5 Remotest Inhabited Tropical Islands

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Image: NASA

If we’re honest, most of us would have to admit dreaming of a remote tropical island at one point or other in our lives. But could we city dwellers really deal with island fever – seeing the same faces every day (if at all), watching the same TV channel day in day out and using the phone maybe once a week? There is fresh air, stunning scenery and wildlife on the plus side though. See for yourself what life on a remote island would be like…


Image: Ben Tullis

1. Ascencion Island

Ascenion Islands’s Comfortless Cove – blue skies, white beaches and clear blue water.

Ascencion Island is a 91-square-kilometre volcanic island in the South Atlantic Ocean that belongs to the territory of Saint Helena. It is 2,250 km (1,400 miles) away from the South American east coast and 1,600 km (990 miles) from Africa’s western shores. The island has no indigenous human population and was first recorded by the Portuguese navigator Alfoso of Albuquerque on Ascencion Day in 1503 – the Catholic holiday he named the island after.

Though ships frequently stopped by to hunt the seabirds and enormous green turtles the island had in abundance, it wasn’t until Napoleon was exiled in neighbouring Saint Helena in 1815 – if one can call an island that’s 2,300 km away neighbouring – that Ascencion Island got populated. It was garrisoned by the British as a precaution.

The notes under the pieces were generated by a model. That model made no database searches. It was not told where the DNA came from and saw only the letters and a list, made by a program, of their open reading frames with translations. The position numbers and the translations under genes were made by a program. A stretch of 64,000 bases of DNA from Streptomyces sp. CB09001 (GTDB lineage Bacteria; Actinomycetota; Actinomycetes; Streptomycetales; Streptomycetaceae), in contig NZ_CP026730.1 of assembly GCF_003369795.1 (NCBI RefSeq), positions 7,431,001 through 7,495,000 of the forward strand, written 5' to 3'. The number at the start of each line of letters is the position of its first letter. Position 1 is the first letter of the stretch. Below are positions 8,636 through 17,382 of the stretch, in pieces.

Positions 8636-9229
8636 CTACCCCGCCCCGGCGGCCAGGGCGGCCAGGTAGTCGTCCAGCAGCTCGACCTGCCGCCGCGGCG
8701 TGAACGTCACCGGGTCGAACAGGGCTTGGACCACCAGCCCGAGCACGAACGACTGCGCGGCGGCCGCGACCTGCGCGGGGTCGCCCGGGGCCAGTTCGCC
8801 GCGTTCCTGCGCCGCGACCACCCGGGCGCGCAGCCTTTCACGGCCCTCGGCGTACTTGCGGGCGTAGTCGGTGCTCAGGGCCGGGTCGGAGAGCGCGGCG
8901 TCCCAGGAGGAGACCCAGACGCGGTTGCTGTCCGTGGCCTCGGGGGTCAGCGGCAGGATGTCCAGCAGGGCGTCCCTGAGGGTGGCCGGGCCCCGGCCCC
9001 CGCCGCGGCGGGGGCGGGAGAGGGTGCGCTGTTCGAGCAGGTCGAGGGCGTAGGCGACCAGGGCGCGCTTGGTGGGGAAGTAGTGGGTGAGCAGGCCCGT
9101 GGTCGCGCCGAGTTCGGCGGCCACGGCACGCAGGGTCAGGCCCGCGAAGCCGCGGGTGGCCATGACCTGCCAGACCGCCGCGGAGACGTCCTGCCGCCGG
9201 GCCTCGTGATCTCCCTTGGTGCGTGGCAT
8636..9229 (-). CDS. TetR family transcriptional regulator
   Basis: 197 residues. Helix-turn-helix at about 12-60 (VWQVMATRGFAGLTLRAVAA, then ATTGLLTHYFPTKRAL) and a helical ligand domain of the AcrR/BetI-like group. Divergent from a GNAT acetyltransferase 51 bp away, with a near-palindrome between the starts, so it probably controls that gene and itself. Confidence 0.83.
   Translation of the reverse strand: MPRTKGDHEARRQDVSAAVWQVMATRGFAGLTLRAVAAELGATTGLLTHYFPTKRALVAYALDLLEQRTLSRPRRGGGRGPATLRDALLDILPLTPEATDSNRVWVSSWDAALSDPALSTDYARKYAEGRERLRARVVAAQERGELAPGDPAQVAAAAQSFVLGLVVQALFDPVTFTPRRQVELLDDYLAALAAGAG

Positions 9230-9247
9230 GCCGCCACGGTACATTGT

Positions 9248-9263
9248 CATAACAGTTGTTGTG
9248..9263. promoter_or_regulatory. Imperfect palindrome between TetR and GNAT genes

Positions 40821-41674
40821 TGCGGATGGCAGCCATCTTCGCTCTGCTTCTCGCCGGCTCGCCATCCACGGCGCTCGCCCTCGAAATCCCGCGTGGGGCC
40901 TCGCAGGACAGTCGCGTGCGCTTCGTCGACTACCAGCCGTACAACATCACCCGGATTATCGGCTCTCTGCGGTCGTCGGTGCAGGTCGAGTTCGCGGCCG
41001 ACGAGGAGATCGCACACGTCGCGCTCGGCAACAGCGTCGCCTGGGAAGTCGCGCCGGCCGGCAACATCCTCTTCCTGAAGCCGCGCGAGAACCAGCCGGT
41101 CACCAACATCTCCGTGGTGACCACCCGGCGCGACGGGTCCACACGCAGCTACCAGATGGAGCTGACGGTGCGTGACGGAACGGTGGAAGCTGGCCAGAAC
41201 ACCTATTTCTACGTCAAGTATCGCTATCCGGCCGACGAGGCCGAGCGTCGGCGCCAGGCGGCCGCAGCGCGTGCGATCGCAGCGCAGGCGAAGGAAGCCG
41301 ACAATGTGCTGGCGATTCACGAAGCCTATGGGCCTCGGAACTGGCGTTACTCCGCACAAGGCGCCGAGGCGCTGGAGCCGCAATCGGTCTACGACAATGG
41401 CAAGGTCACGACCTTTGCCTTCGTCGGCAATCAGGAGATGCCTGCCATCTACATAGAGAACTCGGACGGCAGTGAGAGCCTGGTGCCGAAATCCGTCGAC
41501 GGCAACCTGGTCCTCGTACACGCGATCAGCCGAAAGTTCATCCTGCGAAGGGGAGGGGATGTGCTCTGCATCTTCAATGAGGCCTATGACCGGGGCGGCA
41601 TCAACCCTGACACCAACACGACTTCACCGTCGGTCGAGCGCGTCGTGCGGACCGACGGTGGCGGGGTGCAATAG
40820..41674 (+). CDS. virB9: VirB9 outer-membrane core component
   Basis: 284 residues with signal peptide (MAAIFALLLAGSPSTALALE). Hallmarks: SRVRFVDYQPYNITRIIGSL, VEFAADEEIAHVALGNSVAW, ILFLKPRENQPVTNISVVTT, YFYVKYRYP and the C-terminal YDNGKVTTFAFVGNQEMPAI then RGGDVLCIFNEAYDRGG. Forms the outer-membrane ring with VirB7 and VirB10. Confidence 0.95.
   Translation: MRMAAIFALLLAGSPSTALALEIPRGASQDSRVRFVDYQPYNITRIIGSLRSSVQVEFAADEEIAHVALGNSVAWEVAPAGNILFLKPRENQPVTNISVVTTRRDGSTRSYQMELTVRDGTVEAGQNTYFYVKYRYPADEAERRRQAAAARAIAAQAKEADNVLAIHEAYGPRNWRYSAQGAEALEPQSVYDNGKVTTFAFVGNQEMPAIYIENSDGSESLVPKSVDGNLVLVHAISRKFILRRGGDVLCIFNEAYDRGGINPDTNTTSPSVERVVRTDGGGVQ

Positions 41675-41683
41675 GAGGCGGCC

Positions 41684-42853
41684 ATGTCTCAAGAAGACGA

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Image: NASA

Ascencion Island as seen from space.

Communications later on became the island’s main trade: First it was a hub for telephone and radio communication, now it has satellite tracking stations and one of the ground antennas that assist the Global Positioning System (GPS).

The island also hosts Wideawake Airfield, a joint military facility of the Royal Air Force and the United States Air Force. It was used as a stopping point for those crossing the Atlantic during WWII and was also extensively by the British military during the Falklands War.

There are five settlements on Ascencion Island, with Georgetown the capital, and a population of 940 people, mainly military and civilian contractors. An employment contract is required for staying on the island as there is no permanent residency. Limited civilian air travel, made available in recent years, has brought some tourism to the island. Sport fishing and bird watching are popular activities, and the island also boasts owning the world’s worst golf course. There’s also one bank branch on the island and about 40 kilometres of roads.

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